Wayne Rogers

Outside of his work with Major Stars, Crystalized Movements and Magic Hour, Wayne Rogers has had a prolific run of records under his own name. These range from acoustic comedowns to toasted cone blues, psych burnouts, and downer rock wallows that feel particularly Northeastern in their approach to the Alt-rock ripple (think Fort Apache and Feeding Tube vibes). While the Stars will always overshadow these, to discount the Rogers’ solo records is to make a major misstep. The Air Below falls squarely into that East Coast downer detour I mentioned previously and comes swinging close to early inklings that Rogers laid down on Ego River and Seven Arms of the Sun, which were both later bound up in the easier to cop CD release Absent Sounds. There’s the same sundried scorch to the guitars with just a touch of wandering shuffle that melts into a jangled haze. The noise is still working its way around, but as a tool, rather than the focus here.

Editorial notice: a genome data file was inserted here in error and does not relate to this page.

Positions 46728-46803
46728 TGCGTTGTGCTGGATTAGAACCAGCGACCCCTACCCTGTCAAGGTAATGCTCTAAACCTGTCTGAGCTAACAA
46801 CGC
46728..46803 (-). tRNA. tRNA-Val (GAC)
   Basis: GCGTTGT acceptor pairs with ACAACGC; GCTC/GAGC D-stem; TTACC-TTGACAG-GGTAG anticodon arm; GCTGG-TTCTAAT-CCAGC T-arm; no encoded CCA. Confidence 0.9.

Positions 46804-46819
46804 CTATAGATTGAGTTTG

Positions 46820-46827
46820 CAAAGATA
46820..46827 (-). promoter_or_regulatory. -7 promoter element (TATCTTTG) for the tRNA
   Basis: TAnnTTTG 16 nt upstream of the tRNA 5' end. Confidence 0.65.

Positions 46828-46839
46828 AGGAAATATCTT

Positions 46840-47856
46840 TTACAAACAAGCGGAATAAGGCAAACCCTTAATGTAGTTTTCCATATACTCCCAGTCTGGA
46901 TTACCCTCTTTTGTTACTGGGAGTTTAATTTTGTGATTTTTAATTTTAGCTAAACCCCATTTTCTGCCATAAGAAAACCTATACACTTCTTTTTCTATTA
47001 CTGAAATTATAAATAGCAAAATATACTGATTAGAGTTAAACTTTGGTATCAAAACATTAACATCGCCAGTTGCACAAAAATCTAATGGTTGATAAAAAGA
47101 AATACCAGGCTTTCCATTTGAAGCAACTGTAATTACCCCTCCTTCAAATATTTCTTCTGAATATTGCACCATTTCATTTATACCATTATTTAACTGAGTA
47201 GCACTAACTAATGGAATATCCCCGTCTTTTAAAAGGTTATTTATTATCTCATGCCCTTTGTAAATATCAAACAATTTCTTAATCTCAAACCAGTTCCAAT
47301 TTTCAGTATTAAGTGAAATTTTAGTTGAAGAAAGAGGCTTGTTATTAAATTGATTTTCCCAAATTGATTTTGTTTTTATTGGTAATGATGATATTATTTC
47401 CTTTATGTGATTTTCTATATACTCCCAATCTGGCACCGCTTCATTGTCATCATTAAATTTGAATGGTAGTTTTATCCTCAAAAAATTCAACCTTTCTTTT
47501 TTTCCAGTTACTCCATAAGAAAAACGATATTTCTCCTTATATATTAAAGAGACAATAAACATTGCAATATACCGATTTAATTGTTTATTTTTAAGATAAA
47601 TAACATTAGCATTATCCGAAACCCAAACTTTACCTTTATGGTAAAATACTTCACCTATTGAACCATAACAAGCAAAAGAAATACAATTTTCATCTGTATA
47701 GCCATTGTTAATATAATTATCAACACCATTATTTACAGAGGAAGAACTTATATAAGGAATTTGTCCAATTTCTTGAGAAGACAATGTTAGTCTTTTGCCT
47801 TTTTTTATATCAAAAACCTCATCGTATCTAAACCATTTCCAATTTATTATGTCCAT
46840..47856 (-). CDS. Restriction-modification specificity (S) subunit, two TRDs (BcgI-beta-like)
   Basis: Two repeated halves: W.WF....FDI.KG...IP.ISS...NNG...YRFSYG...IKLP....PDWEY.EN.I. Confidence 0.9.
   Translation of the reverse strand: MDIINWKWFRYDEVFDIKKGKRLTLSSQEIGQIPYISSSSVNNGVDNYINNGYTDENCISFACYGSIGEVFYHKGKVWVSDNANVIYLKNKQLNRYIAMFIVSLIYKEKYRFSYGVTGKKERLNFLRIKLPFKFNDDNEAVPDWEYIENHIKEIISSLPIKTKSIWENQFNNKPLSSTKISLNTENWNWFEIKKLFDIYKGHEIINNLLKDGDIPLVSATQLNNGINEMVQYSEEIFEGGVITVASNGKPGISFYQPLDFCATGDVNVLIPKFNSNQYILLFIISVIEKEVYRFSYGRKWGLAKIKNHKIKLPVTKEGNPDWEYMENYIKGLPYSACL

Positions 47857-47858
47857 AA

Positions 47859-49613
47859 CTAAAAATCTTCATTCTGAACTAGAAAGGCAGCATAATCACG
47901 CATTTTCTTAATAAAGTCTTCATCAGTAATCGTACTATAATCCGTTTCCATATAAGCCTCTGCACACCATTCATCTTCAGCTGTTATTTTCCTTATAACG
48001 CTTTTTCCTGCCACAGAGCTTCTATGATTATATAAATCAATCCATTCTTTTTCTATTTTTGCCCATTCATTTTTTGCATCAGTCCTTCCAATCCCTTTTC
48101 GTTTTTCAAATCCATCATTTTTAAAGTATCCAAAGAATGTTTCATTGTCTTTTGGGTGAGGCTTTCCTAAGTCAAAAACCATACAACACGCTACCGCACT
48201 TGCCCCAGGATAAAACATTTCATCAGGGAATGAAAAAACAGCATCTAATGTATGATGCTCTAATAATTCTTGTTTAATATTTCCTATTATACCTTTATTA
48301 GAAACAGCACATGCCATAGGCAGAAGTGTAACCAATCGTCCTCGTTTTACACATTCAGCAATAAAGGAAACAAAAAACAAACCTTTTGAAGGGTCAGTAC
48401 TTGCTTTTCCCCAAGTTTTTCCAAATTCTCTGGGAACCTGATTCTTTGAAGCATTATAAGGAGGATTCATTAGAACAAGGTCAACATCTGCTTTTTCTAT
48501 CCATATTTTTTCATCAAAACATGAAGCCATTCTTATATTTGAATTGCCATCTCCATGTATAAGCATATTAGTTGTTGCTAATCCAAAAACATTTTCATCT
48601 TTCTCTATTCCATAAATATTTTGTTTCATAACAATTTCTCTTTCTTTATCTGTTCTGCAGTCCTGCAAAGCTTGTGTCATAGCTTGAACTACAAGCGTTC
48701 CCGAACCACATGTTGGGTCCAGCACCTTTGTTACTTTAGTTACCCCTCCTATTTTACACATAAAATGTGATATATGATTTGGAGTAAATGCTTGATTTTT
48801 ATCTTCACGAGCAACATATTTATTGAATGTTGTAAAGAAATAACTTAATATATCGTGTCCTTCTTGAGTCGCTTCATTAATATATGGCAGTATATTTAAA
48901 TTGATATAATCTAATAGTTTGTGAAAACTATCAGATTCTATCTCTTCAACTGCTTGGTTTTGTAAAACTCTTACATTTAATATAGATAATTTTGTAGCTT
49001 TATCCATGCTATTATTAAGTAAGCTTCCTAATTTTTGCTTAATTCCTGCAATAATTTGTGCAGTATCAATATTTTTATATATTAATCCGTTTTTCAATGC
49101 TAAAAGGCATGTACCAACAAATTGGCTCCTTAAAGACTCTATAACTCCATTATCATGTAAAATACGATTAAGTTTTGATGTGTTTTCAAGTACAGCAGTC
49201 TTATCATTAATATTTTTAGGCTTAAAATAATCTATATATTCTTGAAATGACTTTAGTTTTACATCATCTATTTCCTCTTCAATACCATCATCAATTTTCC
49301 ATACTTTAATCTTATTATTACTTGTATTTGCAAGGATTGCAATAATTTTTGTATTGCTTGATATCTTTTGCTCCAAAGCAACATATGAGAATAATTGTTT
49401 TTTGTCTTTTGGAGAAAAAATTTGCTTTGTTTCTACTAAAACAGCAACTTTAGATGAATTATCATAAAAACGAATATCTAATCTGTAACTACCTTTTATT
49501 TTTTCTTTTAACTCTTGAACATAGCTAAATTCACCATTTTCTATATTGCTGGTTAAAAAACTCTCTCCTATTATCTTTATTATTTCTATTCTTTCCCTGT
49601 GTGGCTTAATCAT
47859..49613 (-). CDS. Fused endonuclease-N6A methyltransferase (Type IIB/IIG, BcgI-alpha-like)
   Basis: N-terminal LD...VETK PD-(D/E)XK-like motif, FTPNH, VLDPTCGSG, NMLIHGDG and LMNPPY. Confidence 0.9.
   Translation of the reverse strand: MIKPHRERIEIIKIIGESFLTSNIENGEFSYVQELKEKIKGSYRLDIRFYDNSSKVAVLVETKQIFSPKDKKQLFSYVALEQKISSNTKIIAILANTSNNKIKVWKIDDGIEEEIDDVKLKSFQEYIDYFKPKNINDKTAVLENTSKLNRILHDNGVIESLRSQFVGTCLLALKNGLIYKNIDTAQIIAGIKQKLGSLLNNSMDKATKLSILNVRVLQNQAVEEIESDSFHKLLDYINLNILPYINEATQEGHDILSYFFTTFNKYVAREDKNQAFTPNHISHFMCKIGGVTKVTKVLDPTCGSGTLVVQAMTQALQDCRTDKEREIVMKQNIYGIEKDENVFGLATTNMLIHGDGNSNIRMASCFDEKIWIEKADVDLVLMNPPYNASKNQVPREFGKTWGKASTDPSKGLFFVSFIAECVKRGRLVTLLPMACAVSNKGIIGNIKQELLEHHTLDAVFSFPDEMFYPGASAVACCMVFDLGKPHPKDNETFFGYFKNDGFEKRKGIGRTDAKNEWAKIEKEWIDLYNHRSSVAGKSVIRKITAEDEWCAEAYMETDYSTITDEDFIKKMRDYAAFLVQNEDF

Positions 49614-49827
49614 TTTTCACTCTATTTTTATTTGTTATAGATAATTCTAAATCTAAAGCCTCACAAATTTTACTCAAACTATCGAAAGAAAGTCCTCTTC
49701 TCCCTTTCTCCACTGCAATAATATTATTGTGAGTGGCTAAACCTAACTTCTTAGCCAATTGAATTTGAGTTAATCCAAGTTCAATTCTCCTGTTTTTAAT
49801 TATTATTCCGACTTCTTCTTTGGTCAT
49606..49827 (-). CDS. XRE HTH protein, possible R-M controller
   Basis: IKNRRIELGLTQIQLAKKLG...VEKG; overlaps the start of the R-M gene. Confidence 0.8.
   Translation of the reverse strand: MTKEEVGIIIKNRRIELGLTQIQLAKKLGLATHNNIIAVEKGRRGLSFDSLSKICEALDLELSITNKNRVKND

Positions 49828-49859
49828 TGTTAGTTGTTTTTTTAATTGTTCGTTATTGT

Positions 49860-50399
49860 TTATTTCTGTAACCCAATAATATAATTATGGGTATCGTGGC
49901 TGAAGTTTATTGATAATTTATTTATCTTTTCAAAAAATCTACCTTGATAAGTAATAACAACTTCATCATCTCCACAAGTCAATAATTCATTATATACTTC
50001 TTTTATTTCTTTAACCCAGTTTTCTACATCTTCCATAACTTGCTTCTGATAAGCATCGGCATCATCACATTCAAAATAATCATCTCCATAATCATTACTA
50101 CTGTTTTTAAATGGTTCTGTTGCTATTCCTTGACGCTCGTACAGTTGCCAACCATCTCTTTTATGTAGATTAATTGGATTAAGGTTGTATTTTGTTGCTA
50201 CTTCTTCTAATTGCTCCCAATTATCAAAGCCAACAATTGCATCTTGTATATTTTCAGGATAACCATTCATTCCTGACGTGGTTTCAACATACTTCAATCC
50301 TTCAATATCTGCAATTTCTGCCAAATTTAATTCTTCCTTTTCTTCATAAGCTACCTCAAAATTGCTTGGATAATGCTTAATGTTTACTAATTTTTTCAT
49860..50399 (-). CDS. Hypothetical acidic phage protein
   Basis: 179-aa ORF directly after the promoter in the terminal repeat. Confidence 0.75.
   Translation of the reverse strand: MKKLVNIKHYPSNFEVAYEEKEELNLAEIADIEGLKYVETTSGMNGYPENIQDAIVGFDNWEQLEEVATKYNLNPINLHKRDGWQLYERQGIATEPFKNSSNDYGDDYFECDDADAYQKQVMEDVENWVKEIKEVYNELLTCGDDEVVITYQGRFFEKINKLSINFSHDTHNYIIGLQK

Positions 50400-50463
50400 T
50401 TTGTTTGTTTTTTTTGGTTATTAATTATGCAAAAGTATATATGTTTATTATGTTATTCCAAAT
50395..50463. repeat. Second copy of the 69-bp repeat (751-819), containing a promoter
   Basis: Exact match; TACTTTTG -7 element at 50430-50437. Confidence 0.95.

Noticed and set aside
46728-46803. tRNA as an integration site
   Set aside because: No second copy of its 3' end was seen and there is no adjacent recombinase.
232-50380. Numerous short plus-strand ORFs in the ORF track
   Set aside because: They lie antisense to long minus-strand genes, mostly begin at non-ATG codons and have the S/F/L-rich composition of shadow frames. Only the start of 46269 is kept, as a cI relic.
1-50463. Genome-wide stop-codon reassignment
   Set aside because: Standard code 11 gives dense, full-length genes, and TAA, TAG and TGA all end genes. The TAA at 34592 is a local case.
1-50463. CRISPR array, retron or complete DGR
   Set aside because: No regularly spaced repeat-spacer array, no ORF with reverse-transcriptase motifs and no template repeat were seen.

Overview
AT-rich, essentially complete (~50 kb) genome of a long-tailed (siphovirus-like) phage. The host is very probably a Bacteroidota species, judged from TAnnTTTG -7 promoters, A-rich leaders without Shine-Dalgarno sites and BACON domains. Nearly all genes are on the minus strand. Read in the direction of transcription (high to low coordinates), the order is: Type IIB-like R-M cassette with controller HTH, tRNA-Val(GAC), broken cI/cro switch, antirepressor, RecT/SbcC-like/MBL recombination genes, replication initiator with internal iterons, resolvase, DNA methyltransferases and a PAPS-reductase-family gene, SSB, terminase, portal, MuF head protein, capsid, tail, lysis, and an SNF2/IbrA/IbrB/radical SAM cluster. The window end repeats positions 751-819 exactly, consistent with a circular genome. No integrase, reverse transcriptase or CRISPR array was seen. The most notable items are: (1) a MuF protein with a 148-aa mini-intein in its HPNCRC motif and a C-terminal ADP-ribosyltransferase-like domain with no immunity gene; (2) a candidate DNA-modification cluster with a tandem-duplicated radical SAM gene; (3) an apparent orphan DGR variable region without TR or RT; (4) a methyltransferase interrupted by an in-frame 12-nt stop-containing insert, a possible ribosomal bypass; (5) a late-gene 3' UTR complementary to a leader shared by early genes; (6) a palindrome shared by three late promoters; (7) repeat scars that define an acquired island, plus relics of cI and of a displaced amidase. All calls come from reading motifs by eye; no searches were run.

This is Roger’s first solo work since 2008’s Infinite For Now and while it, like most Twisted Village releases, appears out of thin air without its share of the deserved PR fanfare, the record is a great addition to his longstanding stable. His experimental releases are always foaming in the right ways, but these vocal strummers seem to scratch a particular itch. The blast of air from “Bad Idea” is among his best – high octane guitar burn coupled with Rogers’ amiably nasal croon make it feel like the perfect mix of ‘90s record labels reaching further into the underground than was advisable. It echoes the kind of noise-flecked burners that found their way to the airwaves despite themselves and we all wound up better for their hubris. Not so long ago Twisted Village folded without an expectant return date, but with this release, both Rogers and the label come bounding back, reminding us all why they were so vital in the first place.



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